As a cisgender male, on the mostly heteronormative spectrum (though I have dabbled outside the boundaries), I was always made to feel welcome. And with my press pass tagged with a "first-timer" ribbon, people often stopped me to ask how I was enjoying my virgin year at FAI. And was asked follow-up questions. That includes current executive director Jennifer Roe. And occasionally, I mistook one musician for another, but that was OK; that person stopped to talk to me anyway. Musicians welcomed direct contact after their sets; just mosey up and chat.

I was hooked by the 6 p.m. opening night party, which featured a band and a guest leader playing in celebration of long anniversaries of Smithsonian Folkways, and of TRO-Essex Music Group, which handles the rights to the songs of Woody Guthrie and Huddie Ledbetter, aka Leadbelly, aka Lead Belly. Also the late Oscar Brand, who was a neighbor and warm acquaintance of mine in Great Neck, New York. The TRO-Essex Music Group Facebook page posted that the Canadian-American Brand's "Something to Sing About," a patriotic song, is now out as a single. Check your favorite streamer.

Guthrie and Leadbelly provided the source of this roots music, the springs that evolved into a vast ocean of song from all over the world. FAI is dedicated to "saving these songs from cultural erasure," a valuable mission if there ever was one.

The opening party reinforced this, with stunning background singers including L.A.-based Alice Howe and the ubiquitous (because I kept running into her) Shanna Who Wears a Dress, with an effervescent personality, a spring water-clear voice, and this self-description: "quirky folk pop from a clever millennial who sucks at dating." Among the players was Dan Navarro, who is now one of FAI's "elders," as a panel on which he appeared was called. He had been in a group called Lowen & Navarro (Eric Lowen died after a long battle with ALS at age 60, in 2012). The house band for FAI 2024 was Virginia's Steel Wheels.

Do you remember the last article [in Issue 204] when I posted about turning my grandson on to Raffi? There's a Raffi song that goes: "a peanut butter sandwich made with jam/one for me and one for David Amram." This is a little joke for musically aware parents, because David Amram is one of the most prolific American composers of the last 70 years: operas, chamber music, Jewish roots music, Latin, jazz, folk...I met him a few times when I wrote about his non-classical stuff in Newsday; he was friendly with some of our Greenwich Village denizens in the early days of the New York office going back to when I started in 1975.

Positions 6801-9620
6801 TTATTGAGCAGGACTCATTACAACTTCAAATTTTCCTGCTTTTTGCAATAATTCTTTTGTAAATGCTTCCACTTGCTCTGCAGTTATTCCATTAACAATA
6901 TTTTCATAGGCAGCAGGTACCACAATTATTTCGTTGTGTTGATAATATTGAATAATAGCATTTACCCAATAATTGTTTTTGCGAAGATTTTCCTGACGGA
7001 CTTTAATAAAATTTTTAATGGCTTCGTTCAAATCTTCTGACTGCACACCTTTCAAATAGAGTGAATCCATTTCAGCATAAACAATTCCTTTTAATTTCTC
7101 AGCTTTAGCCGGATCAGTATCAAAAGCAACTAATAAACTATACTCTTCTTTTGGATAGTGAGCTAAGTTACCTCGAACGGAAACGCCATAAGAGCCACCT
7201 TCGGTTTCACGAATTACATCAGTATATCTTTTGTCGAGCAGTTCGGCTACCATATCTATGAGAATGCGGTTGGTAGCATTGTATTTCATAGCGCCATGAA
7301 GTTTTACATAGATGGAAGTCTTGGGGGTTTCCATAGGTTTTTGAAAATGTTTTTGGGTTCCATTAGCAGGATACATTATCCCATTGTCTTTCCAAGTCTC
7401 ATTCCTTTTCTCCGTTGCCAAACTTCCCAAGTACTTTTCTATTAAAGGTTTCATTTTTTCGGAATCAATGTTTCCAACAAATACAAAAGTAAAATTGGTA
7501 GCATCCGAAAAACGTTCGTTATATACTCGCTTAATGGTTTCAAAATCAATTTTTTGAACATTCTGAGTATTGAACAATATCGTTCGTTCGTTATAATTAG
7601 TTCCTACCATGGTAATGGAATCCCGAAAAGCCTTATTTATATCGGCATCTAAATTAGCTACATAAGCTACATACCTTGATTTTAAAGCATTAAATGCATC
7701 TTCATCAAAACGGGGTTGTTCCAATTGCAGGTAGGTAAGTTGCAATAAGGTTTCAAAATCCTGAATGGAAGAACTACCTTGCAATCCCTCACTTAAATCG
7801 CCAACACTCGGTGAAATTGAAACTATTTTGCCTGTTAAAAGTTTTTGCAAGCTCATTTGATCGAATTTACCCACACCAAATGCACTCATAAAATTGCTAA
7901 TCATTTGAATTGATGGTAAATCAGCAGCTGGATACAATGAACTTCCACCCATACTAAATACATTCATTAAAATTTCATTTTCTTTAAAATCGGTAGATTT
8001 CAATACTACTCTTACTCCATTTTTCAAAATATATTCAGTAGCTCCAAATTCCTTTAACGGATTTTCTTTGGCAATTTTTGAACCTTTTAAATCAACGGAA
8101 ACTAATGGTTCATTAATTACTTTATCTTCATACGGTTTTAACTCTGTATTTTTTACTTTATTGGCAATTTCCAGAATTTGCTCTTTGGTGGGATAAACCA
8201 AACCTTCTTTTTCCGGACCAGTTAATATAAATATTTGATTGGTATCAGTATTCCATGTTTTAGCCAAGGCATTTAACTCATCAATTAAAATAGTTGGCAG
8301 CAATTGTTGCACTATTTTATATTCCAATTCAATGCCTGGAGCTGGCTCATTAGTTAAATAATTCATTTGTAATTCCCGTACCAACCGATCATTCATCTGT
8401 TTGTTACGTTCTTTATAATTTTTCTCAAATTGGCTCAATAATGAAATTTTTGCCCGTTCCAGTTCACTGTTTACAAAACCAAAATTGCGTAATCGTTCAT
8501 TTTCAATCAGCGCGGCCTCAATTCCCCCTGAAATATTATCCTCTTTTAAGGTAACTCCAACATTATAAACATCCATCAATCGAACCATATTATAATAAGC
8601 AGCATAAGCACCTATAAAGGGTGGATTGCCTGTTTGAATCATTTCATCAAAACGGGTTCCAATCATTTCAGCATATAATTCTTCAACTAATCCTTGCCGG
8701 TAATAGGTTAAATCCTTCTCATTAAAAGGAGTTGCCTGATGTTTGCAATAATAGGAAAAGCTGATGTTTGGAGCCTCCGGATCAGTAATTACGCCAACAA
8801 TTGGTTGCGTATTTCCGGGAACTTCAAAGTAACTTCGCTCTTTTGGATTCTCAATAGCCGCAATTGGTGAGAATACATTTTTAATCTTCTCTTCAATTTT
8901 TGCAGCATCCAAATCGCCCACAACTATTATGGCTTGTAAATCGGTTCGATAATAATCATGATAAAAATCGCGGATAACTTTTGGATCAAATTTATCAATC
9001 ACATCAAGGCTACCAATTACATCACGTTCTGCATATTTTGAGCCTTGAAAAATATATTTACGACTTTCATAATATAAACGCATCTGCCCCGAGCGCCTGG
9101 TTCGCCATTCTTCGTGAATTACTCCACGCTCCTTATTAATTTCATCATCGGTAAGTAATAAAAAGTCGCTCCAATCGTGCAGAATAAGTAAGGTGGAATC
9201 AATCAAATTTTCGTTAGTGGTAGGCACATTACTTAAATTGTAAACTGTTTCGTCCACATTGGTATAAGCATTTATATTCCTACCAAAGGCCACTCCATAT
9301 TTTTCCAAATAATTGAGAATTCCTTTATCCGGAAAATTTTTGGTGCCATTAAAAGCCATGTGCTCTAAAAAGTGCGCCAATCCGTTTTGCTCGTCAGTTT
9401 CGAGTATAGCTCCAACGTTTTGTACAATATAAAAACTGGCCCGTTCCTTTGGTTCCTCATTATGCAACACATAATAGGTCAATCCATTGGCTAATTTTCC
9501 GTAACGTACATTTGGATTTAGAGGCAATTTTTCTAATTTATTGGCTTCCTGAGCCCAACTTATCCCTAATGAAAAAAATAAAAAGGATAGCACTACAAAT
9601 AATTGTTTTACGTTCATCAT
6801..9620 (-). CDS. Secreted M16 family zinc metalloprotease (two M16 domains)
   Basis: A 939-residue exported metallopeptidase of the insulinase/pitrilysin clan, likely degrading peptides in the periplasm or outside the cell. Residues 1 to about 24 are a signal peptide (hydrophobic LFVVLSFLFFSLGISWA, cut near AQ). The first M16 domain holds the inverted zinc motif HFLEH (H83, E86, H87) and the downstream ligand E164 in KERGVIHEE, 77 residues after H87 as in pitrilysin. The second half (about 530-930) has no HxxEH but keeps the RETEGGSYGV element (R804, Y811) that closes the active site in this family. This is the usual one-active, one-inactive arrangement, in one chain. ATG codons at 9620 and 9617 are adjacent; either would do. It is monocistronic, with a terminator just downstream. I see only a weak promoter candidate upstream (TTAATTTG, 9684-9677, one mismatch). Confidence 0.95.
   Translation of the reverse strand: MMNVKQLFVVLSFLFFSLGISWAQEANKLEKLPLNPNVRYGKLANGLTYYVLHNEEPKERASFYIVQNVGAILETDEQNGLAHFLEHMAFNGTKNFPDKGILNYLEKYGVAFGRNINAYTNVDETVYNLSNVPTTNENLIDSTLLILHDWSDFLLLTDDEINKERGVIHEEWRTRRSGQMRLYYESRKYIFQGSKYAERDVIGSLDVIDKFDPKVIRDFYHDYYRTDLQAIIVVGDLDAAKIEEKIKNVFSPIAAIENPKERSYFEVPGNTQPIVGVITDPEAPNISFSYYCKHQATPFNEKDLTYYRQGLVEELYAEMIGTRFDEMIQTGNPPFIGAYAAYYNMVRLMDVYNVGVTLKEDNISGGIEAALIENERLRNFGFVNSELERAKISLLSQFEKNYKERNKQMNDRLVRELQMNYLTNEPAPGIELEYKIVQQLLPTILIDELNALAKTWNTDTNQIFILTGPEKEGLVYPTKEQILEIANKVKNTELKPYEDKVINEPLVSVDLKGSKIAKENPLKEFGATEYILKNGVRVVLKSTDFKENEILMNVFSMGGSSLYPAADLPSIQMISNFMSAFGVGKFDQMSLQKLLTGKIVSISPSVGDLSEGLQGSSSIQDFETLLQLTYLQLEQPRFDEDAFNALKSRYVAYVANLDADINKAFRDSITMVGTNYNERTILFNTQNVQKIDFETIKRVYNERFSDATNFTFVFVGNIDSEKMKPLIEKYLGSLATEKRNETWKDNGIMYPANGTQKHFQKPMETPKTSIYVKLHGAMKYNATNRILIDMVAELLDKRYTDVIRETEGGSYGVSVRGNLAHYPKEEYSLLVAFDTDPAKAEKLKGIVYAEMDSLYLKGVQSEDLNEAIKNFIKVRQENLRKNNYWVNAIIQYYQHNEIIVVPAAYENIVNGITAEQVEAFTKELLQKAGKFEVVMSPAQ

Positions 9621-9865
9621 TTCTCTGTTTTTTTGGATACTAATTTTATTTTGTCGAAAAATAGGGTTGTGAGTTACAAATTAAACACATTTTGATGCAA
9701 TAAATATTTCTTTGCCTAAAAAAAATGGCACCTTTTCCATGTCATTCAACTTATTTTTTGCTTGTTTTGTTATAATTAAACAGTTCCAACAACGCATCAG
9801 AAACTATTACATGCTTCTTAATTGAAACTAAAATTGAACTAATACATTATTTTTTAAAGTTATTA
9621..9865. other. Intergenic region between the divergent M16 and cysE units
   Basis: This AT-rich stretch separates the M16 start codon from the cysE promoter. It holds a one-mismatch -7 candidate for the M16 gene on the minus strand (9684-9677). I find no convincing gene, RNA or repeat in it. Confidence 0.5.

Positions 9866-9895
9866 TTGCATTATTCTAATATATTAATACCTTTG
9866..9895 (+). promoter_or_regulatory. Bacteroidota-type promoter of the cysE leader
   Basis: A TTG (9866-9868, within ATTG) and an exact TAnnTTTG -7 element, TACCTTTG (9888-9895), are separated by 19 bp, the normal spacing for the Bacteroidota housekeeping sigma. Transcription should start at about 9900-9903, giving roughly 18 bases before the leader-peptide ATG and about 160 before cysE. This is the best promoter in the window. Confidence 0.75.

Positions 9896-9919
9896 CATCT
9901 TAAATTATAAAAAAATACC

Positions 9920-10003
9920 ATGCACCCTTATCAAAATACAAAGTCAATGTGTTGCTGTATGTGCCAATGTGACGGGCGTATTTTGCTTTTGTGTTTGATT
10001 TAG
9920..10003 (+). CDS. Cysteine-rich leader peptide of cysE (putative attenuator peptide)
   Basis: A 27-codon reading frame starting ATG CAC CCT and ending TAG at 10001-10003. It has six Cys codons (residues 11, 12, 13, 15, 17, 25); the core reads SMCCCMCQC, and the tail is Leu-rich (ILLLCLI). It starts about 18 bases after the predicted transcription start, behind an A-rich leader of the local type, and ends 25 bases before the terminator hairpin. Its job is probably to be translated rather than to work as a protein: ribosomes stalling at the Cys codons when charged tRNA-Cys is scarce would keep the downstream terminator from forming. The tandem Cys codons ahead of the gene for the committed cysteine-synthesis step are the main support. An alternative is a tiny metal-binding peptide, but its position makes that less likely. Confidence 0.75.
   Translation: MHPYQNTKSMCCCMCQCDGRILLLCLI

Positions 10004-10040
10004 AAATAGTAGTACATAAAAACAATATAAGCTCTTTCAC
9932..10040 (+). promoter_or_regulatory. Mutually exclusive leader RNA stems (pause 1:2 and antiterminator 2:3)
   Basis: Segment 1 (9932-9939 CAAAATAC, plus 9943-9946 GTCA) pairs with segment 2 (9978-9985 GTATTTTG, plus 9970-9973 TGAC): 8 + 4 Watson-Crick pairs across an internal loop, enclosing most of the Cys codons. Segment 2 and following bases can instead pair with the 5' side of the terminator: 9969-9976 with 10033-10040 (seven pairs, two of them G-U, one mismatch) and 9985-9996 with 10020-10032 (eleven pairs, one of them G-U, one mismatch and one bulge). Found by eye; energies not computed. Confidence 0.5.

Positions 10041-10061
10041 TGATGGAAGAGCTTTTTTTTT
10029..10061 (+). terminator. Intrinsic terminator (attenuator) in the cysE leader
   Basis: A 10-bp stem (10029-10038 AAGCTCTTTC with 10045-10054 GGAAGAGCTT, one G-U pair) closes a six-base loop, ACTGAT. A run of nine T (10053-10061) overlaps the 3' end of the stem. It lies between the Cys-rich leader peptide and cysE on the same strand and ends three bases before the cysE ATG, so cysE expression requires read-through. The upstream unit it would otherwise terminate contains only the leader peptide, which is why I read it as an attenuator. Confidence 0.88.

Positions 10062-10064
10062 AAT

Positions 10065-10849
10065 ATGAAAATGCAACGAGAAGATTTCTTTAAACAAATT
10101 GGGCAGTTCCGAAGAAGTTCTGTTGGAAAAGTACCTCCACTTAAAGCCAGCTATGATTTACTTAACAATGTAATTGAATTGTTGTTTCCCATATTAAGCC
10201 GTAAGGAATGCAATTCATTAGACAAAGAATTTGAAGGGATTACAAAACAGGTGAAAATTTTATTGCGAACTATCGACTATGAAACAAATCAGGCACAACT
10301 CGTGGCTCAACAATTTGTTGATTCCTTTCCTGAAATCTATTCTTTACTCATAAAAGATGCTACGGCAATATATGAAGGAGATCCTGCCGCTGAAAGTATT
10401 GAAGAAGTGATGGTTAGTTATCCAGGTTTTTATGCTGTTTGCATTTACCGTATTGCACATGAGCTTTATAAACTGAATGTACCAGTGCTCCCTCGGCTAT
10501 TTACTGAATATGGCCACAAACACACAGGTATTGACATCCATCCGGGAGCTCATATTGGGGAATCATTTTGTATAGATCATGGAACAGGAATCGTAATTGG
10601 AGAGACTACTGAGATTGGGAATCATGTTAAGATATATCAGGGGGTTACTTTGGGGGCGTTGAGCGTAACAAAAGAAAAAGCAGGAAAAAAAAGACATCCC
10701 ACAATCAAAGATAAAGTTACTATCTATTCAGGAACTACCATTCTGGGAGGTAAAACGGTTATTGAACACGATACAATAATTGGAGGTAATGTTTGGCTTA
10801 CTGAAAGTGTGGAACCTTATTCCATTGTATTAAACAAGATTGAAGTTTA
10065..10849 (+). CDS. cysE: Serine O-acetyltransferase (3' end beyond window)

David Amram, live at the opening night tribute, jamming the real folk blues. Courtesy of FAI.

Amram, wearing his denim The Village Trip jacket, sang and led the band opening night, and I could hardly believe my eyes and ears. Amram was seated at a Roland RD-88 keyboard, playing wild-ass blues and boogie, and long jams on Woody Guthrie's "Pastures of Plenty" and Leadbelly's "Goodnight Irene" that would make you weep and jump for joy. I said hello to Amram after his set; at 93, he is spry, musically solid, but slightly distractible. He recalled my Newsday colleagues Dennis Duggan and Sheila McKenna, old Village friends of his, and dug into his bag to give me a CD: A jazz album, David Amram Live in Germany: 1954 – 2013, the latter from a 60th anniversary tour honoring the original 1954 sessions for Armed Forces Radio, a period when Amram was drafted and stationed in Germany.

The conference had focused panel discussions for those who needed career advice, including health care, investing, and retirement: this is not a rich person's game, nor one with a path towards great wealth. There were instead "affinity groups," in which people in, say, the "Publicity and Media" event took place in a small conference room, no podium, chairs in a wide circle. It was like the AA meetings one sees in TV shows like Loudermilk, a streaming "comedy" which I find, after three episodes, so utterly cringe that it is unwatchable, though many people find this show, about a former Seattle rock critic-turned-recovery counselor quite funny. God bless you. People think it may be my sweet spot. It is, as I say, cringe, and the behavior of Loudermilk (played by Ron Livingston), whose cruelty made for laughs is disturbing for me to watch. FAI did feature a daily "Friends of Bill" meeting at 5 p.m., and I did make one. At that time on Saturday, I was invited to a private showcase for the singer-songwriter Xanthe Alexis, based in Colorado Springs, Colorado, and a few other places as well, who was recording a three-song video for No Depression magazine. I am one of the five people who will be heard clapping. I am now the spiritual leader of her fan club.